The FAA also said that the airline did not complete inspections designed to identify and track the growth of a crack on the low-pressure turbine case on a Canadair Regional Jet. The airplane was operated on 40 passenger flights between Aug. 25 and Aug. 31, 2010, when it was not in compliance, the FAA said.
The airline has 30 days from the date it received the FAA’s enforcement letters to respond.
Pilots and operators of airport motor vehicles should be given more information about runway status lights (RWSLs) — automated systems being installed at 23 U.S. airports to prevent serious runway incursions, the U.S. Federal Aviation Administration (FAA) says.
FAA Safety Alert for Operators (SAFO) 11009, issued in October, says anyone who taxis an aircraft or operates a motor vehicle within an airport movement area at those airports should be aware of the location and meaning of RWSLs, which provide a visual signal that tells pilots or drivers when it is unsafe to enter or cross a runway or to begin or continue a takeoff.
RWSLs should be discussed during training events and training programs to improve recognition of RWSL signals and knowledge of related procedures, the SAFO says.
“Installation of RWSLs at some of the nation’s busiest and most complex airports will increase crew situational awareness on the airport surface and aid in reducing incidences of serious runway incursions,” the document says.
RWSLs are red in-pavement lights that illuminate to indicate a potentially unsafe situation, indicated by information provided by ASDE-X (airport surface detection equipment, Model X) on vehicle and aircraft locations.
The first RWSL system was installed in May 2011 at Orlando (Florida) International Airport; 22 other airports are scheduled to receive the equipment by the end of 2016.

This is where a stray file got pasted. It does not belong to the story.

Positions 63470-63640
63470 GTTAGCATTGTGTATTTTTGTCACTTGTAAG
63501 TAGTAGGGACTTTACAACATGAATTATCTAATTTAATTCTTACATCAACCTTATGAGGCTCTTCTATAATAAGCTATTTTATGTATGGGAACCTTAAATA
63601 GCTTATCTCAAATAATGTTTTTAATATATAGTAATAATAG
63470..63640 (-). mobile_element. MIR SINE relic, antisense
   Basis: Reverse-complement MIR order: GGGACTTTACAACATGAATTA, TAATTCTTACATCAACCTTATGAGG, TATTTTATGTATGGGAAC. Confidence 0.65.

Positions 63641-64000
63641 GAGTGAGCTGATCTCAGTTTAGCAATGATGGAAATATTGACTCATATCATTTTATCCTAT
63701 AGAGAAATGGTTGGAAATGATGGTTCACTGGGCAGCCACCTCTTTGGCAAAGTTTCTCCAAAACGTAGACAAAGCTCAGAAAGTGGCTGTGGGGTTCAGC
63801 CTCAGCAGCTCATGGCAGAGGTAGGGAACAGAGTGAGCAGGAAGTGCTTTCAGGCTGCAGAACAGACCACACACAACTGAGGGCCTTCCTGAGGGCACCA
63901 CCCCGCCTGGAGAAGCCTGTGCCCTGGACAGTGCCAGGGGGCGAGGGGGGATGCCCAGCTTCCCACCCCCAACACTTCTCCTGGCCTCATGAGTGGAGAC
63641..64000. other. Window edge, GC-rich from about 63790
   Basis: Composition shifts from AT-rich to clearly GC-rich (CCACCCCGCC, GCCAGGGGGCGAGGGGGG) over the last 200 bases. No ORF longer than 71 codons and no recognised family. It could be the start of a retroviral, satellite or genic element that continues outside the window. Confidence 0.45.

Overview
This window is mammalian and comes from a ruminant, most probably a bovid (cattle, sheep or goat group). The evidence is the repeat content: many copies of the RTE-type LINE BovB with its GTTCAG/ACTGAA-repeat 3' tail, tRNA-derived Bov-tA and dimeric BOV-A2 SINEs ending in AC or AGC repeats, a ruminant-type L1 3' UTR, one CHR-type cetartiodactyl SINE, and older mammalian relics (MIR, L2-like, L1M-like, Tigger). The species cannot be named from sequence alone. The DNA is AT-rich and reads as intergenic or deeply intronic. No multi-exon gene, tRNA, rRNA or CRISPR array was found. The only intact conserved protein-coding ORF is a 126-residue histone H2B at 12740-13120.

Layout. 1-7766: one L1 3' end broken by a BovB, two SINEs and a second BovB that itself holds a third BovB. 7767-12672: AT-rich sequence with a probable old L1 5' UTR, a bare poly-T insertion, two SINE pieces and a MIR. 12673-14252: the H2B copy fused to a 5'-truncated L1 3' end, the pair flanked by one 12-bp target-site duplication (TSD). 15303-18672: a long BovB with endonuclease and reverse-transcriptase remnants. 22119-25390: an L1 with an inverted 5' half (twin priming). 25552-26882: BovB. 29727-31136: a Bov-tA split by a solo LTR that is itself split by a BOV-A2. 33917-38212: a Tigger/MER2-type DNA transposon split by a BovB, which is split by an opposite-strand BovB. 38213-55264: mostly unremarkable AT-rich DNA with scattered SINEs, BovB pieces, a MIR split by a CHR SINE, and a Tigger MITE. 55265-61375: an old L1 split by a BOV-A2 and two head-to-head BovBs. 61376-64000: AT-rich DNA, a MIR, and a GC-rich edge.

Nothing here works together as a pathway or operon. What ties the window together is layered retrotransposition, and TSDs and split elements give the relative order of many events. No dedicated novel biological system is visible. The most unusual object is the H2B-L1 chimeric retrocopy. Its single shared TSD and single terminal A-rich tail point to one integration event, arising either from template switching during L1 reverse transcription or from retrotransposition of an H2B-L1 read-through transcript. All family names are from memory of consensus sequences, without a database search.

Training Airport Fire Fighters
The AviAssist Foundation has completed a five-day aircraft rescue and fire fighting (ARFF) training session at Kilimanjaro International Airport in Tanzania.
The session was scheduled partially in response to audits by the International Civil Aviation Organization that found that recurrent ARFF training occurs less often than required for airport personnel in Africa and that live fire drills also are infrequent, said AviAssist, the Eastern and Southern Africa regional affiliate of Flight Safety Foundation.
Training sessions, conducted in partnership with Groningen Airport Eelde in the Netherlands, emphasized nighttime fire fighting and the use of breathing equipment, along with other subjects, and included live-fire exercises, AviAssist Director Tom Kok said.
“The training directly improved the emergency preparedness of the participating airports,” Kok said. “We are keen to continue our contribution to training more professionals that are close to the hazards.”
The ARFF training sessions are expected to become annual events, Kok said.
In Other News …
Flight Safety Foundation President and CEO William R. Voss has been honored by the International Air and Safety Bar Association for “fostering air safety and data sharing through the decriminalization of aircraft accidents.” The association honored Voss with the third annual Joseph T. Nall Award for “significant contributions to aviation and transportation safety.” … The Australian Civil Aviation Safety Authority has established an electronic flight bag (EFB) project to coordinate development of standards, rules and guidance materials for the use of EFBs. … The Agency for Air Navigation Security in Africa and Madagascar has contracted with Thales to modernize air traffic control centers in six countries — Chad, Congo, Ivory Coast, Madagascar, Niger and Senegal. The updated centers will rely on a multi-sensor tracking system to integrate radars and satellite-based surveillance systems.
Compiled and edited by Linda Werfelman